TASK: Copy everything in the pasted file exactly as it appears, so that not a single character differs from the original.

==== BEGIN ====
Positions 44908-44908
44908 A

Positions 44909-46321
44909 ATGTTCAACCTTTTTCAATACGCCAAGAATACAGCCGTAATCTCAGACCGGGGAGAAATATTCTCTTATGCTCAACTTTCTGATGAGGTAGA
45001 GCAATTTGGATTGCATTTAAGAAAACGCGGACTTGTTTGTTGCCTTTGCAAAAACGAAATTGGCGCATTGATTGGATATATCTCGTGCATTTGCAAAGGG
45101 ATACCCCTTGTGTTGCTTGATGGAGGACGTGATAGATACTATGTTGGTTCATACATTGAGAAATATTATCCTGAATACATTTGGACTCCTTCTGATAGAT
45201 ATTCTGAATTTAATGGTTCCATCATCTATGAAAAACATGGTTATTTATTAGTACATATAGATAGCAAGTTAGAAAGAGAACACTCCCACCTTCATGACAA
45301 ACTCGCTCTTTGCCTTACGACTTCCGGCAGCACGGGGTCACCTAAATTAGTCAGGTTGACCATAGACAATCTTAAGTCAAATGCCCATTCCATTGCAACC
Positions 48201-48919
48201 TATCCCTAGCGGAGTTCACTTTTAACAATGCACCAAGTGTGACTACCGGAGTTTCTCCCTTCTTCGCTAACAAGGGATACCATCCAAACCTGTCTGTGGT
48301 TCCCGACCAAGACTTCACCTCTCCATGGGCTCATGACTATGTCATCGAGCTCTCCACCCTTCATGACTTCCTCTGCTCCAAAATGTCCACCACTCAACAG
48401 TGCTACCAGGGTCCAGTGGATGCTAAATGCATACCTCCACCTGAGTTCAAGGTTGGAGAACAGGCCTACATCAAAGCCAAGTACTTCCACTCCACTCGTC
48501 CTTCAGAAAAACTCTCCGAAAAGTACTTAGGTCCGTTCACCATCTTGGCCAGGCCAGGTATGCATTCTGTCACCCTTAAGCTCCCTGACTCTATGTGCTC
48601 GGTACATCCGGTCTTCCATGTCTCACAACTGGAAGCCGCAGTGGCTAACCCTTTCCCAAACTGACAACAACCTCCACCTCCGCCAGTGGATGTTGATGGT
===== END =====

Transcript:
Positions 44908-44908
44908 A

Positions 44909-46321
44909 ATGTTCAACCTTTTTCAATACGCCAAGAATACAGCCGTAATCTCAGACCGGGGAGAAATATTCTCTTATGCTCAACTTTCTGATGAGGTAGA
45001 GCAATTTGGATTGCATTTAAGAAAACGCGGACTTGTTTGTTGCCTTTGCAAAAACGAAATTGGCGCATTGATTGGATATATCTCGTGCATTTGCAAAGGG
45101 ATACCCCTTGTGTTGCTTGATGGAGGACGTGATAGATACTATGTTGGTTCATACATTGAGAAATATTATCCTGAATACATTTGGACTCCTTCTGATAGAT
45201 ATTCTGAATTTAATGGTTCCATCATCTATGAAAAACATGGTTATTTATTAGTACATATAGATAGCAAGTTAGAAAGAGAACACTCCCACCTTCATGACAA
45301 ACTCGCTCTTTGCCTTACGACTTCCGGCAGCACGGGGTCACCTAAATTAGTCAGGTTGACCATAGACAATCTTAAGTCAAATGCCCATTCCATTGCAACC
Positions 48201-48919
48201 TATCCCTAGCGGAGTTCACTTTTAACAATGCACCAAGTGTGACTACCGGAGTTTCTCCCTTCTTCGCTAACAAGGGATACCATCCAAACCTGTCTGTGGT
48301 TCCCGACCAAGACTTCACCTCTCCATGGGCTCATGACTATGTCATCGAGCTCTCCACCCTTCATGACTTCCTCTGCTCCAAAATGTCCACCACTCAACAG
48401 TGCTACCAGGGTCCAGTGGATGCTAAATGCATACCTCCACCTGAGTTCAAGGTTGGAGAACAGGCCTACATCAAAGCCAAGTACTTCCACTCCACTCGTC
48501 CTTCAGAAAAACTCTCCGAAAAGTACTTAGGTCCGTTCACCATCTTGGCCAGGCCAGGTATGCATTCTGTCACCCTTAAGCTCCCTGACTCTATGTGCTC
48601 GGTACATCCGGTCTTCCATGTCTCACAACTGGAAGCCGCAGTGGCTAACCCTTTCCCAAACTGACAACAACCTCCACCTCCGCCAGTGGATGTTGATGGT